Dog Daze


Summer vacation is over, and the girls are back in school. Now that they’re gone, I find myself spending time with the dog that I used to spend with them: for instance, instead of going bike riding with the girls, I take Moose Mutt for a walk. Or I should say we mutually walk each other. If I want to go straight but the dog wants to turn (usually because he sees something to chase) we turn. Like this morning, we’re walking through the “old” section of town (there’s some beautiful 19th century houses there) and all of the sudden I get jerked to the right. The leash, instead of staying on my wrist where it belongs, is now flapping merrily behind a high-speed hyperactive dog who’s chasing a rabbit into someone’s garden. The homeowners are outside, and they’re chuckling at me chasing up the alley yelling for the dog and trying to grab his leash. I catch him, apologize profusely to the homeowners (who are still laughing) and drag him away. I kept BOTH hands on the leash for the rest of the walk. At least when I shout at my girls to stop, they’ll stop but then turn around and ask “Why?” in that “don’t irritate us, Mom” voice.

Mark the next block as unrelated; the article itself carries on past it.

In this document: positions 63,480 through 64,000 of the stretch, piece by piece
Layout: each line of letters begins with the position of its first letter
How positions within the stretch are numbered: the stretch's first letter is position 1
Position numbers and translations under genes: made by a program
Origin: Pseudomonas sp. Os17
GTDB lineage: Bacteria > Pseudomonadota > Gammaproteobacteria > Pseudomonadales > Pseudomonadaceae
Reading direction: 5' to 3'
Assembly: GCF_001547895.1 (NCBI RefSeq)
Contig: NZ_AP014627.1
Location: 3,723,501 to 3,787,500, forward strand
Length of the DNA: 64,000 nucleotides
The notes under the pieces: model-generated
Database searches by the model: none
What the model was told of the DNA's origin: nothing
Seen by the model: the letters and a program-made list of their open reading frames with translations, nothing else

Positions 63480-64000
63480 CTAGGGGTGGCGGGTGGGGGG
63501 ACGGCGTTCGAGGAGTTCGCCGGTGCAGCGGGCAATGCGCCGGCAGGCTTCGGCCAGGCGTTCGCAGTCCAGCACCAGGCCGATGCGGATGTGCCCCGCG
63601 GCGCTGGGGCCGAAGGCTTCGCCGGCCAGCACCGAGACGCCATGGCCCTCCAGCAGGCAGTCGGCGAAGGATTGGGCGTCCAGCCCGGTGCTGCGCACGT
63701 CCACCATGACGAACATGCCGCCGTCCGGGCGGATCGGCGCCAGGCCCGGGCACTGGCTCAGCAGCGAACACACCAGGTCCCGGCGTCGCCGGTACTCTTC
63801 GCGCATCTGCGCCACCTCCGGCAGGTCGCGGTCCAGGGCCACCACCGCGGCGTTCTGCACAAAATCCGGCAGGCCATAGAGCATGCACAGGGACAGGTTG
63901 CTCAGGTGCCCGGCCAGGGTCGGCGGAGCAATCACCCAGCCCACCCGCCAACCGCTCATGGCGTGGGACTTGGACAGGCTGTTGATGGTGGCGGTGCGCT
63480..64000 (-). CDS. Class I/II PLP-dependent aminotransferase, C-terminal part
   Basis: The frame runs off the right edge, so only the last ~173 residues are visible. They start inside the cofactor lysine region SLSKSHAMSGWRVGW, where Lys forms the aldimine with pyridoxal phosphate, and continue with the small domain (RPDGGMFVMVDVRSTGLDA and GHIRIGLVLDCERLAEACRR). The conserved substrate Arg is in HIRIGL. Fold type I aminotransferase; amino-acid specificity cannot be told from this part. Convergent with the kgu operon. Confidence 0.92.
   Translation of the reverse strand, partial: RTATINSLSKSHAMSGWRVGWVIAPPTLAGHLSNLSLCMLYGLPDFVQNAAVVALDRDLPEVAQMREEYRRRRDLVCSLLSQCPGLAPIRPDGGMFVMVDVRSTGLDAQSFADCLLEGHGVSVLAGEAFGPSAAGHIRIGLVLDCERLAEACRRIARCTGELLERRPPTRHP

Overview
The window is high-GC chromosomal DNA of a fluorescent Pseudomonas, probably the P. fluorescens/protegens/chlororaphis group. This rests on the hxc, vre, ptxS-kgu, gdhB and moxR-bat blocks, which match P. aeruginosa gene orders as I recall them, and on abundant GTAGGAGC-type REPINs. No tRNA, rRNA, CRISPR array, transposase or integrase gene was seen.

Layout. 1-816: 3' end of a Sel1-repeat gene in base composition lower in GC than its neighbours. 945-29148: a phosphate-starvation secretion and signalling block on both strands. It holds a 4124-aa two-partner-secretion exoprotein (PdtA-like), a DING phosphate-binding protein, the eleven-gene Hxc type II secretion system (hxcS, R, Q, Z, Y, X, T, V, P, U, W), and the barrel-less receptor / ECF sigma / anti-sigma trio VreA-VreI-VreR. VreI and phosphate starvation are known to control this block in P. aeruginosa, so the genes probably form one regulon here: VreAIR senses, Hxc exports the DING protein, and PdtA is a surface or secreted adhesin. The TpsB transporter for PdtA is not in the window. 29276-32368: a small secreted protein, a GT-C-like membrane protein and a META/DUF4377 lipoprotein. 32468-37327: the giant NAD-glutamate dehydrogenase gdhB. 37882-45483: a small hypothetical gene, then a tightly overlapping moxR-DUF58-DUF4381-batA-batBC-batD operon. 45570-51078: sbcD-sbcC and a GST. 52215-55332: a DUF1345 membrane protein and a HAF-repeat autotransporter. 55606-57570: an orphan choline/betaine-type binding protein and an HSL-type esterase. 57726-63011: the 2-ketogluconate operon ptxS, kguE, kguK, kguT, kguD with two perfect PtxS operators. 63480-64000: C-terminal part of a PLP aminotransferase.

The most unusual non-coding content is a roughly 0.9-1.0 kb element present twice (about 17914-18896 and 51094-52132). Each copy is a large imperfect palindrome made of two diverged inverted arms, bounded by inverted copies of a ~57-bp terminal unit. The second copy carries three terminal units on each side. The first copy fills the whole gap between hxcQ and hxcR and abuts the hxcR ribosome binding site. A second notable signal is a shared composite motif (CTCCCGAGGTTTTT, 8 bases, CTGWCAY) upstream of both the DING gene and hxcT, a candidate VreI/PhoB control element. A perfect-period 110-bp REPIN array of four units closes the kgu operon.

So the day progresses, and I’m home watching the mid-day news when I hear the dog barking madly in his “stranger approaching” voice. This is not abnormal except for the fact that the sound is NOT coming from the back yard (where the dog’s supposed to be) but from the garage. I go out the front door and there’s my poor mailman Jeff, face to face with my dog whose back is bristling like a Fuller brush. I call the dog into the house and am forced to apologize profusely to Jeff, whose arms are loaded with letters, newspapers, and a package. (And it’s a hot, humid day.) I get my mail, go into the house, and ask the dog how he got out of the yard and into the garage. Of course the dog says nothing but gives me that “Are you going to feed me now?” look. Arg. I take the dog outside and check all the doors and gates. All locked. Hmmm. Well, by this time now I’m hot, humiliated and frustrated and all I can think of is to take it out on the dog. So I did. I got out the poochie shampoo and the garden hose and gave him a bath. Now, he really needed one, but like all dogs, he hates the garden hose. Well, tough luck, mutt. You stink, plus I’m mad at you, so you’re getting a bath. Bathing my dog isn’t difficult even though he is so big – you just have to stand on his leash and learn to pivot with him when he moves. Now he’s clean and I’m tired, so I’m going to finish my blog and get an ice cold Pepsi from the fridge. See you later!


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